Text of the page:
--Sept. 16, 1893, made Cherokee Strip Land Run--per Oct 7, 1954 Barnet Morrison obituary.
--Oct. 27, 1897, United States District Court case vs. Barney Morrison, contempt, arrest warrant, Pawnee County.
--April 24, 1898, residing GrayHorse, Osage Reservation per Barnett Morrison marriage license.
--Jan. 15, 1899, residing GrayHorse, Osage Reservation per Francis P. Morrison marriage license.
--June 1900, residing Osage Reservation, renting land, per 1900 U.S. Census.
--Dec. 27, 1903, residing Fairfax, Osage Reservation per Barnet Morrison marriage license.
From "North Central Oklahoma, Rooted in the Past Growing for the Future", by the North Central Oklahoma Historical Association, Inc., 1995---
In the opening of the Cherokee Outlet on Sept. 16, 1893, the Cherokee Strip was 200 miles long, 57 miles wide, had 9400 square miles and 6 million acres. It had 7 counties--"K" (Kay county), "L" (Grant county), "M" (Woods county), "N" (Woodward county), "O" (Garfield county), "P" (Noble county), and "Q" (Pawnee county). Since Barnett Morrison did not secure lands in Pawnee county (from the lack of any deeds at Pawnee County Courthouse), did he get any lands during the run in another county?
From "Osage County Profiles", Osage County Historical Society, Inc.---
page 473, "Gray Horse
Gray Horse, located in the southwestern part of the Osage Reservation, served as a subagency center for the Osage people. The area surrounding the village is hilly, and as such it serves as the home of the "Big Hills People," one of the five physical divisions of the Osage Indian Tribe. Legend has it that a great flood spread over the land in which the Osage lived, forcing them to move for safety.
The first store at Gray Horse was started in 1884. After the village was made as subagency it became an important place not only for trade and government business, but also for general meetings for the Big Hills People. The large round dance house was built about 1908. Later the Native American church was constructed. Population in 1905 was estimated to be about 150 persons.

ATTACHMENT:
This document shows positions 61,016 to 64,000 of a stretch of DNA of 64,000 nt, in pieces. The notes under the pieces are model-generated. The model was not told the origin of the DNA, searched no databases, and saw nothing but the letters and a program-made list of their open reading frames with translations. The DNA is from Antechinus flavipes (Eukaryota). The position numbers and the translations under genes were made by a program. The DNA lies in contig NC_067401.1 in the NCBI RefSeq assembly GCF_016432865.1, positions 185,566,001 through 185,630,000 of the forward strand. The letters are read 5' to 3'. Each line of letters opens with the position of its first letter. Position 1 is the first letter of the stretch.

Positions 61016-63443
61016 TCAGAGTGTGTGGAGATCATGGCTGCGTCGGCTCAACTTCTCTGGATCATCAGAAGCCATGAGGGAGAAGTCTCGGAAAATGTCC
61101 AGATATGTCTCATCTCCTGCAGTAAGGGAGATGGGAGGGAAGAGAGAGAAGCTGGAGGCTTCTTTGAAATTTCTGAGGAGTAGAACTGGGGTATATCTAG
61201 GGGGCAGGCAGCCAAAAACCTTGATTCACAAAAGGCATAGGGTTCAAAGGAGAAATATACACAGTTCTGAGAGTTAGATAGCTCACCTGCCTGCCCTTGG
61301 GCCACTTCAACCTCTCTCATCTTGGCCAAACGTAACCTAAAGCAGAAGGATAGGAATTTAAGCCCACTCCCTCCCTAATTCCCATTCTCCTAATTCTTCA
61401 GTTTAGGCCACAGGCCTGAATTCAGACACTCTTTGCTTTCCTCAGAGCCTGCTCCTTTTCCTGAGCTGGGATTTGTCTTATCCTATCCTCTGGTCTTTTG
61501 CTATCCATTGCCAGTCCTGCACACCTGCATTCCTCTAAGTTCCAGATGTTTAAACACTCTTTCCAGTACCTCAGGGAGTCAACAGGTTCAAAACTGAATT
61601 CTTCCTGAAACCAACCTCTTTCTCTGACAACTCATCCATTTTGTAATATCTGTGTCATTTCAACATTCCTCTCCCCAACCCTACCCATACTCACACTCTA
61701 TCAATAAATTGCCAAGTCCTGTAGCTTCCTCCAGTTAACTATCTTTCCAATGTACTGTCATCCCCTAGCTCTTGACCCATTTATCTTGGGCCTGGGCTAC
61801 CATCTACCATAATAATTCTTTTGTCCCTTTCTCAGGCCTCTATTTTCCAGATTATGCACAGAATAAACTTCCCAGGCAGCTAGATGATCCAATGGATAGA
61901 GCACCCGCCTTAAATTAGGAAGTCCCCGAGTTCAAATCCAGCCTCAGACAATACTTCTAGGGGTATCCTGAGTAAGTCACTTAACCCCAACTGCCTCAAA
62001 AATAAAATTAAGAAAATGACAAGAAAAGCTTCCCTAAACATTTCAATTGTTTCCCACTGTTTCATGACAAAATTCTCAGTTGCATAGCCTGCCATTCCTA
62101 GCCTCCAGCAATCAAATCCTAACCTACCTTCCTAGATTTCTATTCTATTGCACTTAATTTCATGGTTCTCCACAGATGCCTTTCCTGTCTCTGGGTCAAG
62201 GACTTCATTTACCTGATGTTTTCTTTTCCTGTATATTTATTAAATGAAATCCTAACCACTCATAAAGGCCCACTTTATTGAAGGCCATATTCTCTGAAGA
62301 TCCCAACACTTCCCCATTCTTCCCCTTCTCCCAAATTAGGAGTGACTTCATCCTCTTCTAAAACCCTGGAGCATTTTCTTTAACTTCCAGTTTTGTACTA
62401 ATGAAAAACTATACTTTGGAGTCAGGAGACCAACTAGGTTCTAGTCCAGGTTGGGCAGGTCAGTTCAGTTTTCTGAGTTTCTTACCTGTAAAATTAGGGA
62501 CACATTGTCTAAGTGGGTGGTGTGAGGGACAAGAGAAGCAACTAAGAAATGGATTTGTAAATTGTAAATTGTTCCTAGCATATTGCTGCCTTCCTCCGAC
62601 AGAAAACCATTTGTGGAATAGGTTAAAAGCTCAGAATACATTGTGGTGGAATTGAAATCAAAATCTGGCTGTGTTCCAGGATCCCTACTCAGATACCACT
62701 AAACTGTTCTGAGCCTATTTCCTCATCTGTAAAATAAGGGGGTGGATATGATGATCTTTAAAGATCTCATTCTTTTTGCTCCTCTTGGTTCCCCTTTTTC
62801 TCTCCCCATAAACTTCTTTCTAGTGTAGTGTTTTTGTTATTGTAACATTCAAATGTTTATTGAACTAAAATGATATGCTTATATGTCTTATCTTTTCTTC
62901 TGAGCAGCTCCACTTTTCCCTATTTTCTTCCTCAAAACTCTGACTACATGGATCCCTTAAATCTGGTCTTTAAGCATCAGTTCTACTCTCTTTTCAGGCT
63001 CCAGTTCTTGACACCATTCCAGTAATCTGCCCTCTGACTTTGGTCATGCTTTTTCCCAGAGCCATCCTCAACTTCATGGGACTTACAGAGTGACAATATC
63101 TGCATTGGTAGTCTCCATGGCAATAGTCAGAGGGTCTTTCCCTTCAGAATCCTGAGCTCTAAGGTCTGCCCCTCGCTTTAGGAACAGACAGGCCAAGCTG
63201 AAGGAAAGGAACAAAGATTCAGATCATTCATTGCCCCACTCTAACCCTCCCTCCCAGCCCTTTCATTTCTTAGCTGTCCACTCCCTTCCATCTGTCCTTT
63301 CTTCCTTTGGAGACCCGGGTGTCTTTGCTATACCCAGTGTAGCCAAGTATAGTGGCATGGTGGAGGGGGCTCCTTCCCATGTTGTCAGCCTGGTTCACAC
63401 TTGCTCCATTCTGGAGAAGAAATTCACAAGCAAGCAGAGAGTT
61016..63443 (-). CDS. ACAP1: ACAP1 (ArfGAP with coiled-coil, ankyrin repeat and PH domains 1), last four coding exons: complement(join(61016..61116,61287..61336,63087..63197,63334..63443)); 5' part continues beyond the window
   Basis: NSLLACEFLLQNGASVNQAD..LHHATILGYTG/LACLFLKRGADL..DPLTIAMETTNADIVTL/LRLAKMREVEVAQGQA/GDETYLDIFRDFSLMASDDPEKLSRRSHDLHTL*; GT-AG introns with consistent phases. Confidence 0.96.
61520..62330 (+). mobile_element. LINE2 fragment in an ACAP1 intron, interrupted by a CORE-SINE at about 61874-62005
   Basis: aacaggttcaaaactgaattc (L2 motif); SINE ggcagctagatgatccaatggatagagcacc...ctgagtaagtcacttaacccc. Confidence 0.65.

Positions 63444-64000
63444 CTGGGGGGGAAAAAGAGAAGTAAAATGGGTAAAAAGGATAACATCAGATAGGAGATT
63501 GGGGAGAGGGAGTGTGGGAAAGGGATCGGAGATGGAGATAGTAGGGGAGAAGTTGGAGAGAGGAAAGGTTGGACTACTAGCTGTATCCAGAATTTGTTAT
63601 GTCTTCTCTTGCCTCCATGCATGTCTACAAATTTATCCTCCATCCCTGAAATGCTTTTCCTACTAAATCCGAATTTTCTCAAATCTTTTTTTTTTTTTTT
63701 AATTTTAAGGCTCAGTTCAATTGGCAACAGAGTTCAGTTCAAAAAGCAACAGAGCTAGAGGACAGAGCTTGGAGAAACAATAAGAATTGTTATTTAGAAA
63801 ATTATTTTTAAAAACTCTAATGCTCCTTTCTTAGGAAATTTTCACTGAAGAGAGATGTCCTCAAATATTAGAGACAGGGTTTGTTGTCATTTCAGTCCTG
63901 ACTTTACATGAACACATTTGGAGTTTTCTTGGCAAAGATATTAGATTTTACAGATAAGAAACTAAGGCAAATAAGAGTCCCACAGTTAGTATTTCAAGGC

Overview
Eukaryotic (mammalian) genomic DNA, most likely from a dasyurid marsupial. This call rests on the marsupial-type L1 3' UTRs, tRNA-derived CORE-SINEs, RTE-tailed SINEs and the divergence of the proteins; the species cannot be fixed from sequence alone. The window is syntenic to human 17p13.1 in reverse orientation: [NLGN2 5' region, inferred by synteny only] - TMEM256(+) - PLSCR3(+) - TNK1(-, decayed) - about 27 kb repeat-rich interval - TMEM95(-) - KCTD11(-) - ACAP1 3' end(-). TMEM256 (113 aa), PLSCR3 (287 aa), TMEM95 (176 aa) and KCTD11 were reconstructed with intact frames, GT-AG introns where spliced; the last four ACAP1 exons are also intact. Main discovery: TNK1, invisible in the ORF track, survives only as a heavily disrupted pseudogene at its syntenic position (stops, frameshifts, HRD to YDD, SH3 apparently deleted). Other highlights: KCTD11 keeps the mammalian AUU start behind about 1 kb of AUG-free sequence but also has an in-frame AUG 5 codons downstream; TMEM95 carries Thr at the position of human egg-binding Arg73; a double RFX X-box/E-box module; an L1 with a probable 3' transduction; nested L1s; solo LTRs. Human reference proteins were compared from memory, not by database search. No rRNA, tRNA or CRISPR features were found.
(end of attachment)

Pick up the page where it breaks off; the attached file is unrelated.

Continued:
Currently, one dilapidated store building remains standing. The original dance house no longer exists, but an old store building and a few homes remain. Although the village is no longer the site of a subagency, meetings are still held in the once important center.
Excerpts from 'Ghost Towns of Oklahoma'--John W. Morris"
"Early History of Fairfax
In the winter of 1902-3, the Santa Fe Railroad extended its line from Pawnee to Newkirk by passing the small Indian Trading Post of Gray Horse by five miles to the west. Several of the businessmen decided to move their businesses to a place on the railroad. They sent L.A. Wismeyer to Washington to negotiate for forty acres of land which was surveyed into a townsite with lots. Land was leased to the whites for farming by the government in what was then Indian Territory. All land belonged to the Indians, the Osage tribe. They lived on the money from the leases, paid to them by the government, through the Indian Agency in Pawhuska, known then as the Osage Capital. Each businessman had to post $10,000 bond to do business in the Territory.
In January, 1903, Fairfax became a town. They could build on it but were not allowed to buy until later. ...John Harris came to Gray Horse from Pawhuska, where he started a store before they moved to Fairfax about a year after the town was started. ... Mr. Hunsaker moved his hardware and furniture store from Gray Horse to Ralston to Fairfax...One of the original planners of the town moved a huge red barn from Gray Horse to Fairfax...Mr. Thresher, who ran a small boarding house in Gray Horse also moved over in the first year. Any man getting married in the Territory had to put up $1,000.000 bond before marriage...the reason for this...had something to do with the Territorial laws. The town, started in Jan. 1903, had 3-400 people by 1906..."
"Osage County is more than twice as large in area as the entire state of Rhode Island, and nearly 250 square miles larger than the state of Delaware..."
"A post office from May 5, 1890 to Dec. 31, 1931. Named for Gray Horse, or Ko-wah-ho-tsa, an Osage Medicine Man."
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